Moving post. Anyone with a loved one affected by depression can relate. In addition to the loved one affected, there are always the “just snap out of it” busybodies who make one's life additionally miserable. As touchy-feely as it sounds, I wish there were more support groups for those who deal with spouses, significant others, family who suffer from these debilitating bouts.

  10. Sage says:

    A powerful, sad and very personal post. Depression is a terrible thing, to those who live with it and those who experience it second hand.

  11. Michele says:

    Depression is hard to live with, for the sufferer and those who live with them. I know because at various times JR or I have battled with it. At one point I was prescribed antidepressants. After about 4 weeks I suddenly quit. Why? Because I stood in the shower that morning and seriously contemplated killing myself. I knew it was the medication because I had never had thoughts like that in my life. I stopped taking them that day and reported it to my doctor. I've never taken and will never take them again. I don't seem to have the metabolism for them.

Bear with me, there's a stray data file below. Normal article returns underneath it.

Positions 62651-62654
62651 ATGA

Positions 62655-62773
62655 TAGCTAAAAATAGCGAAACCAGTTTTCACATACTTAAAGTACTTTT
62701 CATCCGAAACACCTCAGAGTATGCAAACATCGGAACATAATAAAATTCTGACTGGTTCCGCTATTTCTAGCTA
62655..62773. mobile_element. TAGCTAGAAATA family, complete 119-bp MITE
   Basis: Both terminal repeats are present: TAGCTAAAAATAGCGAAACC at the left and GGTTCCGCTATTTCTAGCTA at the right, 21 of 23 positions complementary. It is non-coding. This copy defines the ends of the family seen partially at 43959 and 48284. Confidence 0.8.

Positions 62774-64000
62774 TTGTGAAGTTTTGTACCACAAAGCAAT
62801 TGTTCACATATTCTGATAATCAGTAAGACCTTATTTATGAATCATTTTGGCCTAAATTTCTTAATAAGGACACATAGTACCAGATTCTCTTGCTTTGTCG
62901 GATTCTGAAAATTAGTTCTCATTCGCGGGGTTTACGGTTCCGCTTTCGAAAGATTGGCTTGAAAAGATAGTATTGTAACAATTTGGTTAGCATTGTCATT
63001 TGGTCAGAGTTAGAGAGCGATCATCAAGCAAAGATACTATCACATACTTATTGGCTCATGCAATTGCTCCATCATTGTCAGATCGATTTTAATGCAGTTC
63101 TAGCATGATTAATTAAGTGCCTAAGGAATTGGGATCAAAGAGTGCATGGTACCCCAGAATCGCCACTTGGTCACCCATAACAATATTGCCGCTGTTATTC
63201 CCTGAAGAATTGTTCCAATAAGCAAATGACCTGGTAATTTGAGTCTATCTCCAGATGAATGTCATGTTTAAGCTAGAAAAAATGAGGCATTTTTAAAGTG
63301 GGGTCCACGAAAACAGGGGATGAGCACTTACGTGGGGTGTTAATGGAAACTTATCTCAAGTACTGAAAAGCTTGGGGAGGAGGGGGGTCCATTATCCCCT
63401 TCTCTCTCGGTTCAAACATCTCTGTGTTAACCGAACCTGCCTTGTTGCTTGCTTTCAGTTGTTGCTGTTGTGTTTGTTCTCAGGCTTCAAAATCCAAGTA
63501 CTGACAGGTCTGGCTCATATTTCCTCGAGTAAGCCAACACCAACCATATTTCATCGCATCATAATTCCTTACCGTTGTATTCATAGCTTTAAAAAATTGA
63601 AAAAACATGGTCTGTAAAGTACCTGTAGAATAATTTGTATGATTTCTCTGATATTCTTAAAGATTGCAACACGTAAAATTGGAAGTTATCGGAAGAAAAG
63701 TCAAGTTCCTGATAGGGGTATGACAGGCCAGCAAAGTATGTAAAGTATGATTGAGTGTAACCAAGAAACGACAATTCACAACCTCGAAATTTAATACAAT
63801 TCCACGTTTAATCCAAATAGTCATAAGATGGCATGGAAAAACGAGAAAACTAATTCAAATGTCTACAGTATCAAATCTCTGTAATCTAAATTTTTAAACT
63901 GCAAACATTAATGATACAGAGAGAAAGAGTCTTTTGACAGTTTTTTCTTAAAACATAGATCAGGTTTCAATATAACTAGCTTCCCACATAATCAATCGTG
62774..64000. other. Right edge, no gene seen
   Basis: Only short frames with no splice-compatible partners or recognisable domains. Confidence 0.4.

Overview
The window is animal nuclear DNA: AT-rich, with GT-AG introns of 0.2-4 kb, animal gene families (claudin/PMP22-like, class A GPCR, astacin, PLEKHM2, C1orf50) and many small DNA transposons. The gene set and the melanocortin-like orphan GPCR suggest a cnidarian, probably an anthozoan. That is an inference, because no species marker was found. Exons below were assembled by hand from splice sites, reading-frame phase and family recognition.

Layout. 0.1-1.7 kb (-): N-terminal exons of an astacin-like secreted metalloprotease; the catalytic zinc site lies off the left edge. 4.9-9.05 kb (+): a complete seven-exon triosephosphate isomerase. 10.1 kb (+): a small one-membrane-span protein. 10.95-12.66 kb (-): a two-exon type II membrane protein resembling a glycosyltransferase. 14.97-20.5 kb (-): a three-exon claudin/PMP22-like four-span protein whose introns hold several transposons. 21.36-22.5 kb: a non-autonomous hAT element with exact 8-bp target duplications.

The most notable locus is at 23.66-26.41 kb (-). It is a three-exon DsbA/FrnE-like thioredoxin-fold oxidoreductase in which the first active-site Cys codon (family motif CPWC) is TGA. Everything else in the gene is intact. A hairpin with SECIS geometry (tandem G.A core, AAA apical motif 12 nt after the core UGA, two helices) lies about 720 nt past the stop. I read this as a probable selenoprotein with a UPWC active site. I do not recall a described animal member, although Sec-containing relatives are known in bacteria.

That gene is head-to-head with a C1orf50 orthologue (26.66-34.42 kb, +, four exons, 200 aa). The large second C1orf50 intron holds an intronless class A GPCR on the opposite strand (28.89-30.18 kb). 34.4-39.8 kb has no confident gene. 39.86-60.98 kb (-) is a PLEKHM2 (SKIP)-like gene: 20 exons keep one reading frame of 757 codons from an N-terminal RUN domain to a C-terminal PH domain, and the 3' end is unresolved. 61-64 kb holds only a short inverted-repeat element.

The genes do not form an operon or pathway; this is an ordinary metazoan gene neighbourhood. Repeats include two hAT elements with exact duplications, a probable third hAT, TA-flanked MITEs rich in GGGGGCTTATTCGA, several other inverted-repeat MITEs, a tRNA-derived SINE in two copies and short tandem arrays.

This is not to say that they are bad for everyone. My brother takes them and has been helped by them considerably. He was one miserable jerk before taking them.

  12. Rebecca S. says:

    Ah Vince, now I understand why your hackles rise whenever I write one of my inward-looking posts that reflects some sadness. What a thing to go through for you! It is hard not to blame ourselves when we cannot manage to help or reach someone dear to us who is suffering. I hope it has helped you a little to air your thoughts about the matter.

    Interestingly, we just, last Sunday night watched an episode of Inspector Lewis where a group of test subjects for a new anti-depressant begin dropping like flies.

    I have tagged you in a challenge over on my blog. Cheers!

  13. Vince says: